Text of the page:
Some of the different usages of the term lung include: 1. the psychic winds that travel in the internal channels, or nadi of the subtle body and are manipulated in certain Vajrayana yoga practices. 2. specifically the five psychic winds that are a manifestation of the mahābhūta. These five are the lifeforce that animate the bodymind of all sentient beings and are key to certain tantric Buddhist and Bon sādhanās and traditional Tibetan medicine. 3. to the vayu and prana of ayurveda. 4 ...
Traditional Tibetan medicine, a discipline practiced throughout the Himalayas, identifies a system of 'The Five Lung' which help to regulate the human body: 1. 'Life-grasping lung' is located in the brain. This lung regulates swallowing, inhalation, spitting, eructation, sneezing, and generally clearing the senses and steadying of the mind and concentration. 2. 'Upward moving lung' is located in the thorax. This lung regulates speech, energy to work, body weight, memory, the increase of bodily v
Tibetan Buddhism views the human body as consisting of a coarse body made of six constituent elements of earth, water, fire, wind, space and consciousness and also of a subtle body, or 'Vajra body', of winds, channels and drops. There are many types of wind or 'subtle breath' that move along the invisible channels of the subtle body. The 'vital breath' is considered the most important. It is "the essence of life itself that animates and sustains all living beings". Anuttarayoga Tantra practices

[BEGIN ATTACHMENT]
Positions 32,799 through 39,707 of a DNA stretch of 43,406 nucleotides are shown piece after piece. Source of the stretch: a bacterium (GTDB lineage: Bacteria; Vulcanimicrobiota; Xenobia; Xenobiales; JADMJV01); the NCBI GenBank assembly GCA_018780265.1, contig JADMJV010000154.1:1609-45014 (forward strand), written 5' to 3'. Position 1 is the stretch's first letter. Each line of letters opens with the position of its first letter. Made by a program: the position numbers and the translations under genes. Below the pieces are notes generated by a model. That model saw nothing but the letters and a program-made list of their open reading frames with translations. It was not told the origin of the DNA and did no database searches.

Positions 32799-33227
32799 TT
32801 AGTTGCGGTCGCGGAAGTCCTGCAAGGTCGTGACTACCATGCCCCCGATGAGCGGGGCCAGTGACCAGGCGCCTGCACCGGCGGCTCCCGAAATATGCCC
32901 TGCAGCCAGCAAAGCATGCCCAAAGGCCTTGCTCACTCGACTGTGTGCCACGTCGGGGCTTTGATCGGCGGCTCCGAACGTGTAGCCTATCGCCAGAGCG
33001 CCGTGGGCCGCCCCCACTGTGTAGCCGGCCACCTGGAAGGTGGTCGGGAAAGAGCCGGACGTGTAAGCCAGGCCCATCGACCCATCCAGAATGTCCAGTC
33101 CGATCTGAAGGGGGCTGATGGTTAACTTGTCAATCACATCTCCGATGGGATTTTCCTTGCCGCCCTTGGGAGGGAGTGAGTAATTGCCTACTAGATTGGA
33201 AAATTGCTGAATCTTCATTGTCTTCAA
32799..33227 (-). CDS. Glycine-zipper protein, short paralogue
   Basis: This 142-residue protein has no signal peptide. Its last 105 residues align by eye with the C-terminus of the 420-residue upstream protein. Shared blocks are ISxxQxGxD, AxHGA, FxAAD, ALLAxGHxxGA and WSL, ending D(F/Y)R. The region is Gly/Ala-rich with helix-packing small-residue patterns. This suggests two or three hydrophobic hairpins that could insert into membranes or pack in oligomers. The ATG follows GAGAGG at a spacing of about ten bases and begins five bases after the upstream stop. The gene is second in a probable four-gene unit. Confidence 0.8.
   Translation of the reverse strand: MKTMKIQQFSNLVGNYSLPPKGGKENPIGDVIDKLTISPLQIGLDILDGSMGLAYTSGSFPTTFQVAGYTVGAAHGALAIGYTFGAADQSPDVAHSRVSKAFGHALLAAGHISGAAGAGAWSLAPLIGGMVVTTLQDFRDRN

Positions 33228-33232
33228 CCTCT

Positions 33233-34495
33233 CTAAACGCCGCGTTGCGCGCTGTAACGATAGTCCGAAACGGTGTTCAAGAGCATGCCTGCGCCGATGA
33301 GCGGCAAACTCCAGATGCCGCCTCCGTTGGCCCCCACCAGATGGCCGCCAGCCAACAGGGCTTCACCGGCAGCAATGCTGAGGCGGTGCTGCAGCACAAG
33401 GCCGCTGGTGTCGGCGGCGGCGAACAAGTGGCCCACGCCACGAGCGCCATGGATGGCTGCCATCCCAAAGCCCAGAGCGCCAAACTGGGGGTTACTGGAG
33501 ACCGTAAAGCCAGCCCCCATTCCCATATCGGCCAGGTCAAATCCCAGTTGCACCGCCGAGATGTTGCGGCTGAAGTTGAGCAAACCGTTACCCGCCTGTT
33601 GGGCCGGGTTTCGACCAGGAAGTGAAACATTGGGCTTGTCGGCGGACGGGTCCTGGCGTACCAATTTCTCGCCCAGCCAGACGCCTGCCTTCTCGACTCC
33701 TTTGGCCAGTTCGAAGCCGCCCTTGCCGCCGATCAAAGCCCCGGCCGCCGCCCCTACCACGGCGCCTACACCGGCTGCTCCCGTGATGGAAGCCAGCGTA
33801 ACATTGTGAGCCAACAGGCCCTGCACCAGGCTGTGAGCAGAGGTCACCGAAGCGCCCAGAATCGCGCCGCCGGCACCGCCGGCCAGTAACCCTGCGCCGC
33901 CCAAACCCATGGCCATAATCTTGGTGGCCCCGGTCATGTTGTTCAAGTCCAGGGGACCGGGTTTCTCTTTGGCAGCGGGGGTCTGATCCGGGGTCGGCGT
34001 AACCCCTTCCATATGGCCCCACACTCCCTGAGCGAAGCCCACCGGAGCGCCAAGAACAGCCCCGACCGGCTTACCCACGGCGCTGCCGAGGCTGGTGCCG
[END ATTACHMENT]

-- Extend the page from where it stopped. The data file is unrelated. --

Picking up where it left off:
Tsalung are special yogic exercises. The exercises are used in the Bon tradition and the four main schools of Tibetan Buddhism. Trul khor employs the tsa lung and they constitute the internal yantra or sacred architecture of this yoga's Sanskrit name, yantra yoga. Tsa lung are also employed in generation stage practices. The exercises are used: 1. to open major chakras and 2. to bring the lung from the side channels into the central channel. That coincides with mind releasing dualistic mispercep
Sand mandalas, as found in Tibetan Buddhism, are not practiced in Shingon Buddhism. Nichiren Buddhism [ edit ] The mandala in Nichiren Buddhism is a moji-mandala (文字曼陀羅), which is a paper hanging scroll or wooden tablet whose inscription consists of Chinese characters and medieval-Sanskrit script representing elements of the Buddha's ...